Sunday, August 25, 2013

A Dragonfly Tale

You know, this summer dragonflies seem to be a recurring theme in my world.  Dragonfly imagery and meanings have popped up all over the place.  But as my summer began to gradually draw to a close, the dragonflies began tapering off.  Until yesterday.

This weekend, a girlfriend took me to tour one of those old, amazing mansions from the turn of the century--back when walls were two feet thick and made of granite and burled oak and maple were everywhere.  The house was unbelievable--we started in the basement, ended in the attic, and on the tour the tourguide had a fascinating anecdote to share.

As she showed us a teacup with a dragonfly motif on the handle, the tourguide told us of her first visit to the mansion a few years ago--only days before a huge storm came through and decimated the city.  At the end of the tour she and her docent stood on the front veranda and watched as a large swarm of dragonflies flew past.  Amused, she turned to the docent, who appeared shaken.  Our tourguide asked what was wrong.

news.nationalgeographic.com
"Here on the island, the oldtimers have a wives' tale," the docent said.  Apparently, according to local lore you only see dragonflies behave like that if a REALLY big storm is coming.  Hurricane Ike blew through a few days later.

Intrigued, you know I had to find out more.  Sadly, the magickal Internet fairy was not very forthcoming.  I found loads on dragonfly symbolism--mirage, illusion, metamorphosis, truth, yada yada yada.  I already knew that.  What I wanted was more on weather prediction, but all I could find was this tiny tidbit:
"...in a drought prone area of the coastal Ninh Thuan province, farmers believe that if the dragonfly flies high it will be sunny and if it flies low there will be rain.  In north-central Thua Thien Hue Province, fishermen are likely to bring their boats back to the shore if, in January or February, they look to the north and see a silver cloud that quickly disappears, as it is a sign of cold weather."  (http://www.reuters.com/article/2009/07/16/idUSBKK540163) 

That was it.  I Googled my little fingers to nubs looking for confirmation of this wives' tale and found jack.  Still, I'll be watching my dragonfly friends just a little more closely from now on, and if they start massing in numbers, I'm outa here!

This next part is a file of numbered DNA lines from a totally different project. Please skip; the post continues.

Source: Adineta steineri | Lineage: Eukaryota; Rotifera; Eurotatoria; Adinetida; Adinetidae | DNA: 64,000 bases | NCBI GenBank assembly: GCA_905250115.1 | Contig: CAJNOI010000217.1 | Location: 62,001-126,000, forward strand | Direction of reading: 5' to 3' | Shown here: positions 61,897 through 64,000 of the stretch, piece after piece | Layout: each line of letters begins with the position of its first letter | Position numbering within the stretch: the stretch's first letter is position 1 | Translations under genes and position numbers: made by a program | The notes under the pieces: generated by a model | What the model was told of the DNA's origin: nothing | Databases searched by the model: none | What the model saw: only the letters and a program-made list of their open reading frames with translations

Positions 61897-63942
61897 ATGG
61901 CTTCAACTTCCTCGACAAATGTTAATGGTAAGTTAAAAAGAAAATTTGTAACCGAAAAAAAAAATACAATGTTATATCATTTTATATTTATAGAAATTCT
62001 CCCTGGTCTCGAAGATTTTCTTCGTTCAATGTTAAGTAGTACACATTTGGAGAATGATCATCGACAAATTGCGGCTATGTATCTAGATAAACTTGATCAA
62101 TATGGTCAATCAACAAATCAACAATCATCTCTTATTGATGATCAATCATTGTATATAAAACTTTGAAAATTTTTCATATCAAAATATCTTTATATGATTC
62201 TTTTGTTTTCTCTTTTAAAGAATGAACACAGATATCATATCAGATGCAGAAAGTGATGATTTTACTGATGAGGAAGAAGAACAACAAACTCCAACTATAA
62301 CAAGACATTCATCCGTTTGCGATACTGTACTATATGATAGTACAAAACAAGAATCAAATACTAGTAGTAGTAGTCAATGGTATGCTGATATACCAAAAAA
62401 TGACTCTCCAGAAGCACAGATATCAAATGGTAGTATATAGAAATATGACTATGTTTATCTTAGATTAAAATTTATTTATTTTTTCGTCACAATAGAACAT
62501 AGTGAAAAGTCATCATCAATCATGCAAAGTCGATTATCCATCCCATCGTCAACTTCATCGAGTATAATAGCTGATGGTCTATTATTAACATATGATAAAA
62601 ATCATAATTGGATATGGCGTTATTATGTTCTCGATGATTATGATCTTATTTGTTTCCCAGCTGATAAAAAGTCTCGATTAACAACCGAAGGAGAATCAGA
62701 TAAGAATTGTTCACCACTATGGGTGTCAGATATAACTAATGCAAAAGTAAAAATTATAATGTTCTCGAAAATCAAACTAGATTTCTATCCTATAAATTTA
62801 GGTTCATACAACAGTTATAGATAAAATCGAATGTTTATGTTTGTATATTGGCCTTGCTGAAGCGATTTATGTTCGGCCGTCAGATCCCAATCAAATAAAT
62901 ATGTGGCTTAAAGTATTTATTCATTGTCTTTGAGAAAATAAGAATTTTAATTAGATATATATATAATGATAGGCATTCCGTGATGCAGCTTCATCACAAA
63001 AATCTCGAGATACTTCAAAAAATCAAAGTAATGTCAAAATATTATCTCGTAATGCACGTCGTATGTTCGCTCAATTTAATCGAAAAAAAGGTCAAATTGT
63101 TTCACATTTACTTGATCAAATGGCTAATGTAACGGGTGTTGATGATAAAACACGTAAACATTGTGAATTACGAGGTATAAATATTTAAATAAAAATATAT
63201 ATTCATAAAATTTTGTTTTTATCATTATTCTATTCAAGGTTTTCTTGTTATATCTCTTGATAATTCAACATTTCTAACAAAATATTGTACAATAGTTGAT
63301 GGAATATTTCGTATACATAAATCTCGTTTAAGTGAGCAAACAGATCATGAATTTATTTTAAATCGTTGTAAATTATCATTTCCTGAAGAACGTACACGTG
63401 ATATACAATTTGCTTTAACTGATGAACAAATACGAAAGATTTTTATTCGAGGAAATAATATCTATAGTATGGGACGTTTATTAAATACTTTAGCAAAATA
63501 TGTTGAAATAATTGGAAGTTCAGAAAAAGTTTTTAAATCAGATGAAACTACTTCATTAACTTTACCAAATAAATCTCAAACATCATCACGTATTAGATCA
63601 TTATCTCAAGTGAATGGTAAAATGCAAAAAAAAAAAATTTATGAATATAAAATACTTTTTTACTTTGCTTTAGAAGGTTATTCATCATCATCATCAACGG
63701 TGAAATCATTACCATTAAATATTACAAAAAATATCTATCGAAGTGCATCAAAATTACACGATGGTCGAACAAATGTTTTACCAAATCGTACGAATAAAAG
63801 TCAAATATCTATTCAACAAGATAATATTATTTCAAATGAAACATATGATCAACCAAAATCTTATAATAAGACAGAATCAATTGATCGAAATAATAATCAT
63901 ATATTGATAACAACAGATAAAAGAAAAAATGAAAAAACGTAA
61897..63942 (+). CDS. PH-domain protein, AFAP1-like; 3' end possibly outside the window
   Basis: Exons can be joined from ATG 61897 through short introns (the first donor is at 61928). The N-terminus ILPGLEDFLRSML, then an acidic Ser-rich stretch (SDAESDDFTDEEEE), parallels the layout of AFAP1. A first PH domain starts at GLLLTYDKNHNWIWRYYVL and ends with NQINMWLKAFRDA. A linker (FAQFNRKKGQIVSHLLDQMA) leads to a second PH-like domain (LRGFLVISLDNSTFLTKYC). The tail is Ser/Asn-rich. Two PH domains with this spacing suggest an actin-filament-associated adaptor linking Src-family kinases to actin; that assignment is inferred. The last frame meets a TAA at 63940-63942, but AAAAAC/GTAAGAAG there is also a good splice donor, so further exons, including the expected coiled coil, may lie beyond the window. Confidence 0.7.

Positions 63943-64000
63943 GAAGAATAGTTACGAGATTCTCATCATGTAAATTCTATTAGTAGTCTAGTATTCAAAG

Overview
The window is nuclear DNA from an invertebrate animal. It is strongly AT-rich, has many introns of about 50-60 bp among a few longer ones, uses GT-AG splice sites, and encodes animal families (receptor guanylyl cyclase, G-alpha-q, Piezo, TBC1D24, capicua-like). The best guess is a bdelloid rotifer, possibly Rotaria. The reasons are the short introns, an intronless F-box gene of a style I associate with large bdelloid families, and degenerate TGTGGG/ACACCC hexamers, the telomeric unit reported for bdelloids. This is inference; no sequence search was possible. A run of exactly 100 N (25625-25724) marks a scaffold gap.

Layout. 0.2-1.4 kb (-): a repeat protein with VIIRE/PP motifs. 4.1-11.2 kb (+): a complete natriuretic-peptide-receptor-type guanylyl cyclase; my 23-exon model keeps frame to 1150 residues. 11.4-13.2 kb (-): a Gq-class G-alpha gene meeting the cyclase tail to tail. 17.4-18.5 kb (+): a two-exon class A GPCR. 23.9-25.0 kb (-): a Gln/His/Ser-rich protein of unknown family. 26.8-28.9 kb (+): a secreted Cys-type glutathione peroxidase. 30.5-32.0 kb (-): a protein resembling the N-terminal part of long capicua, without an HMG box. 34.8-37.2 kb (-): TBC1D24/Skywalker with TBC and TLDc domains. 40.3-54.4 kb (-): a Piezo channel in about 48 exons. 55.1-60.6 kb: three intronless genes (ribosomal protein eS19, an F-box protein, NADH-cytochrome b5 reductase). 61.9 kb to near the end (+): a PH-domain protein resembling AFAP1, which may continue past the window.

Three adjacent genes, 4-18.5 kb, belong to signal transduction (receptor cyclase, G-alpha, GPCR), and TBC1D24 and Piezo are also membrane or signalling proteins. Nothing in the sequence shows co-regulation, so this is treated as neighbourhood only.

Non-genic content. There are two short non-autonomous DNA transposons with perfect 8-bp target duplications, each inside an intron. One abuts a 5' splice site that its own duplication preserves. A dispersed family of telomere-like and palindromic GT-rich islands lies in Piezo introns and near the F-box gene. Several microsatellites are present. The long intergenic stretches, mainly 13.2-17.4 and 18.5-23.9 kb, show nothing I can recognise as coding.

Monday, August 19, 2013

Blue Moon in August

Browsing the Internet, a notice for tomorrow night's Blue Moon caught my eye.  What?  No.  That's crazy talk.  Everyone knows that a Blue Moon is the second full moon in a month.  Right?  Well, apparently not. 

In traditional English folklore, there are three full moons in each quarter of the year.  Each full moon has a name--Wolf Moon, Snow Moon, Strawberry Moon, etc.--depending on the season, and that full moon would need to happen on or around the same time each year.  On years when a fourth full moon occurred in a quarter, the schedule was thrown off.  Hence the Blue Moon--blue in this case is derived from the Old English word "belewe" meaning "to betray."  The "Betrayer Moon" is the third full moon to fall within a quarter, freeing up the fourth full moon to fall around the correct time of year. 

Magickally, I like to treat this "Betrayer" Moon as both a bonus and an inspiration.  I use the added full moon energy to charge any objects that may need extra charging and prepare myself for the possibility of a challenging time ahead.  This full moon being in Aquarius leads me to want to focus on the intellectual aspects of my life and possibly focus on being more organized and centered.  I may or may not put out jars of purified H2O to make a new batch of Blue Moon Water, but since I still haven't used the last batch (though why on Earth I'm hoarding it is beyond me) I probably won't.



Sunday, August 11, 2013

Orion the Hunter



 This morning, after a horrible night's sleep, I decided that since I was up anyway I'd might as well enjoy the peace and solitude of my back porch.  Citronella candles and mosquito incense lit, I sipped my coffee and pondered my mood.  It was in that nebulous in-between state where you haven't quite decided how to feel.  Lack of sleep would normally make me grumpy, but the atmosphere on the porch--candles burning, frogs chirping--was enough to keep that at bay.  Then I looked up at the sky.

There he was--Orion.  My first and favorite constellation.  As a child, I would pick Orion out, though not knowing what it was called I named it the Bow Tie stars.  In Greek mythology, Orion was the son of the nymph Euryale and the god Poseidon.  A mighty hunter, Orion claimed that he would kill every animal on the planet, thus angering Gaia, goddess of the Earth.  She sent a scorpion to kill him, only to be thwarted by Ophiuchus, the Serpent Bearer, who saved Orion with an antidote.  Consequently, the constellations Orion and Scorpius are never in the sky at the same time and the constellation Ophiuchus lies between the two.

Normally a daytime constellation during the summer (for the Northern Hemisphere crowd anyway), Orion becomes visible in the evenings in late autumn and winter around here.  Just seeing him this morning gave me a nice little charge and the sense that autumn is approaching.  While I hate to rush summer's end, this summer has seemed particularly long and loaded with change, and I am ready to move on.  Thanks Orion, for the boost.